F-stops and Fabergé: Getting snap happy at HMNS Pixel Parties


December 14, 2014
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After-hours at the Museum on November 2, we had another one of our exclusive Pixel Parties — where we open select exhibits just for photographers (both amateur and professional). This time around, we gave our photographers access to our newly re-opened Fabergé: From a Snowflake to an Iceberg exhibit.

And here’s a sampling of what they gave us in return:

Faberge-1

Photo by Kirsten Tucker.

Faberge-2

Photo by Eddie Abbott Imagery

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Photo by Dwayne Fortier

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Photo by James Woody

Faberge-3

Photo by Allison Buchtien

Faberge-4

Photo by Reed’s Photography

To see more photos from around the museum, please visit our HNNS Flickr Group page.

And stay tuned! We’ll be announcing our next Pixel Party date just after the new year.

Kelly
Authored By Kelly Russo

Kelly is a slightly dog-obsessed Jedi and Director of Online Media for HMNS. Her favorite activities include photography, stargazing at the George Observatory and finding new ways to bring the wonders of HMNS to the world.

One response to “F-stops and Fabergé: Getting snap happy at HMNS Pixel Parties”

  1. Vilma says:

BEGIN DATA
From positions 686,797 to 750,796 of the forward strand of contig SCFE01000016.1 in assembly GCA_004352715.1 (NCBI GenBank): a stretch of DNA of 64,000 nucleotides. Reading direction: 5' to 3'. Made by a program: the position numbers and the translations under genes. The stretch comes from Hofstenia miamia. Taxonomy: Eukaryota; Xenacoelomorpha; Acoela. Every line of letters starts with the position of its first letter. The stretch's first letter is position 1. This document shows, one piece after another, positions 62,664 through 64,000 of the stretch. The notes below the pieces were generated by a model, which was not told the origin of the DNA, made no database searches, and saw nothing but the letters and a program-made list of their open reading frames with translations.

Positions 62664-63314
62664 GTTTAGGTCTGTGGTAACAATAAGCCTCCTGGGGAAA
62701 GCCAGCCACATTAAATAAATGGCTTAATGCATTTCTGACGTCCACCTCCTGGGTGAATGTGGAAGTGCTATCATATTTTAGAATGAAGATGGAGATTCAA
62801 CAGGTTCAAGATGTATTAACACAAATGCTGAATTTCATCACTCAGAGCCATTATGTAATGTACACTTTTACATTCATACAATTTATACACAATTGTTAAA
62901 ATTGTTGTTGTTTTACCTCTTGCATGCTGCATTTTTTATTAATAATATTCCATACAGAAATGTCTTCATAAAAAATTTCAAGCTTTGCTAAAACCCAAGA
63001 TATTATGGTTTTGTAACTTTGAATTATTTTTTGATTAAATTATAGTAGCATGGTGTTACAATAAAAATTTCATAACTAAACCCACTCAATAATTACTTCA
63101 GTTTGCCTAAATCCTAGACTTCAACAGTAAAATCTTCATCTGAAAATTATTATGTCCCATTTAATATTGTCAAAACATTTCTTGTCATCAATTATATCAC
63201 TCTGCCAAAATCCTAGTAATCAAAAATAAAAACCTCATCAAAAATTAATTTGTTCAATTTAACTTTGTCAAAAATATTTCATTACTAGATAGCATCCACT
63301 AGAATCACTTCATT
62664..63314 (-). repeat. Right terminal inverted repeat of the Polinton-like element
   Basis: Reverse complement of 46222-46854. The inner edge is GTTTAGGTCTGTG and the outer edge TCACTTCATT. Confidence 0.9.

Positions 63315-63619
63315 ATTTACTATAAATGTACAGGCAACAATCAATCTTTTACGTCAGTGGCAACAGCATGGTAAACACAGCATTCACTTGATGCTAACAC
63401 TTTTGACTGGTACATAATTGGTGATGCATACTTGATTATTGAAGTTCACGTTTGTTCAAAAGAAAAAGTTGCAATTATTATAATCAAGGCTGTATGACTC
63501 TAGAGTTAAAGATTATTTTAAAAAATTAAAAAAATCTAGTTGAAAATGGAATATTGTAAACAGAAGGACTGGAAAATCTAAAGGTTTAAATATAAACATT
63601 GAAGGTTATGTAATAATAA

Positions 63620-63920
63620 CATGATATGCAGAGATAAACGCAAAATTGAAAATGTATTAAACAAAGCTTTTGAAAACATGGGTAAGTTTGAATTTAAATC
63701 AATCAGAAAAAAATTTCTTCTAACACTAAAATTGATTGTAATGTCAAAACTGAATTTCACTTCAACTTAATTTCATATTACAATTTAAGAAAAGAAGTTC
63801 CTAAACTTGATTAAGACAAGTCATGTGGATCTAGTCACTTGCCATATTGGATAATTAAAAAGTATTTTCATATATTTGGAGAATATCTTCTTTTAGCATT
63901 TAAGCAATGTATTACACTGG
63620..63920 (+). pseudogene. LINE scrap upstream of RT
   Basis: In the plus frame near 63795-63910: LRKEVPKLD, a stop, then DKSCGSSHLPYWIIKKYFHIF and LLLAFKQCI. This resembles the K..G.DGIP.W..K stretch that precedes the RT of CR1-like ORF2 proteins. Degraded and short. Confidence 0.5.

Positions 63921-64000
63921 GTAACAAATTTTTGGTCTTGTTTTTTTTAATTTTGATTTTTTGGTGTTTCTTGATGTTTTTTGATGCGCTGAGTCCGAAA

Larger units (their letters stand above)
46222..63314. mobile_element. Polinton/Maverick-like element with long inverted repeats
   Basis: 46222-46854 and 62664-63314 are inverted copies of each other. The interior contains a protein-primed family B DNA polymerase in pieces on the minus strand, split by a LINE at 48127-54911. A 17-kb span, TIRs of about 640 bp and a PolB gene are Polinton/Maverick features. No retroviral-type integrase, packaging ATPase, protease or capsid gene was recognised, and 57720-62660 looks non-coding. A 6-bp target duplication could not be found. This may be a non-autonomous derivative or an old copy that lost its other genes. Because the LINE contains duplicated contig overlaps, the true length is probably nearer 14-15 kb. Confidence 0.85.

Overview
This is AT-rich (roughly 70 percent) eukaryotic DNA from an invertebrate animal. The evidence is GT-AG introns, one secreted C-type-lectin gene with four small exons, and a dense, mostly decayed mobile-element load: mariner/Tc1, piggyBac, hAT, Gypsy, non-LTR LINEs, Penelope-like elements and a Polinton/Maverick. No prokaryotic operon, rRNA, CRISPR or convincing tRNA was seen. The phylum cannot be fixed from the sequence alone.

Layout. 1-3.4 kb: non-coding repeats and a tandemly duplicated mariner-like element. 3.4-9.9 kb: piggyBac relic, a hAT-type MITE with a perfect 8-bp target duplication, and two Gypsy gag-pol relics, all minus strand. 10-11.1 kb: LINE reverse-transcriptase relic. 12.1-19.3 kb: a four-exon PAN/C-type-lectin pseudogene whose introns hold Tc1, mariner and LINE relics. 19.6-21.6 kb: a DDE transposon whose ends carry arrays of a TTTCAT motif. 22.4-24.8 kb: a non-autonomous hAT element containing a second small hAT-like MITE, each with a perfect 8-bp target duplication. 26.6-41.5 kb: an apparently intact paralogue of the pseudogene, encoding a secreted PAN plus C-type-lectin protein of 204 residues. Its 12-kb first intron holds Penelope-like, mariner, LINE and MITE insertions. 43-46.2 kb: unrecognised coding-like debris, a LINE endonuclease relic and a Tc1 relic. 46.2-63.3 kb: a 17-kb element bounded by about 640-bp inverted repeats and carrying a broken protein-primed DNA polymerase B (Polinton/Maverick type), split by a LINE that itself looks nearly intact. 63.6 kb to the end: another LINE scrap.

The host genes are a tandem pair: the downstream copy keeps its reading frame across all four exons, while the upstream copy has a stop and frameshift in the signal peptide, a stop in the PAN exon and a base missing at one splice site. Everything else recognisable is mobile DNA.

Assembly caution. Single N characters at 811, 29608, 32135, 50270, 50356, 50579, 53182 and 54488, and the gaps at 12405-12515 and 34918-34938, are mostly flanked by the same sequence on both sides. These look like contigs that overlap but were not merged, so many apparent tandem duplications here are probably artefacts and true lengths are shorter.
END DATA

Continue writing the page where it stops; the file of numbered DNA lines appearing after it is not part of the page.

Kate well, we see it with Tut, and we see it with KV21-A, and we also see a turned angle to the mummy KV21-B’s foot but in that case, it isn’t rellay severe enough to be sure. Upon death, the feet relax in a weird way, pointing down or in. Then look at just how terrible KV21-A’s condition was, there is no mistaking that. It it was Ankhesenamun, she would have been greatly affected by this handicap. Fortunately for her, it seems the gods are usually kind in what they make us endure vs our gifts. If you agree that the model for the guardian goddesses around the golden shrine is Ankhesenamun, she was a very beautiful, very petite young woman. Her face which looks very much like Tutankhamun’s is absolutely gorgeous, even without the animation of life or the far superior medium of flesh (rather than gold). I wish someone with the necessary skill would tackle the problem of having a family that has done brother-sister marriages for at least three centuries in a row, as far as it relates to DNA. We probably have the answers and most of the mummies right before our eyes, if we’d just find a way to factor that odd variable in. Of course it might make no difference at all, but I doubt it. Still SUCH a new science for us. I’m lucky, Kate, in that my job is to think of the most probable scenarios with the facts in our face (and to be terribly honest, using my gut and heart). But I absolutely see a succesful marriage with this pair.Michael brings up the incest, and I’m sure there would be an ick factor for many of us. I’m quite certain it wasn’t the case then. In fact, Ankhesenamun (if we’re going to attribute the Hittite letters to her) makes it quite plain what she thinks of every man outside her line: they are servants and beneath her. The idea of marrying a commoner might have been far more revolting to Ankhesenamun than marrying her close in age, nice looking, engaging half-brother, the Pharaoh of Egypt. In my book I deal with this as it seems plausable to me. The marriage with her father was a hardship, and when she married Tutankhamun, he was young and she was scarred. They had been close enough before, especially as it was a frightening time, but the relationship had a ways to grow when they married. And in the book-and in history-they took a crack at it and made children. That the hope of a good life was destroyed so fast, on the heels of losing the babies, is utterly tragic. I’m taking on an era we know a little more about for the next one, the period of Liberation that gave us the 18th dynasty. Which is cool absolutely, because we see a much bigger family (arguably stronger, too), a devotion to a cause passing through the generations, and female characters that are triumphant. But this period, with Ankhesenamun, is my passion and I’ve been glad to talk about her with you all. It’s an odd thing, Egyptology: on one hand, I’m glad to know. On the other, I wouldn’t want anyone lifting me from my grave and exposing all my little secrets and vulnerabilities. But in this case, finding the cause of Tutankhamun’s death (and hopefully soon some confirmation on how Ankhesenamun died) will perhaps grant some peace to a couple who didn’t seem to have much of it in life.-Stephanie

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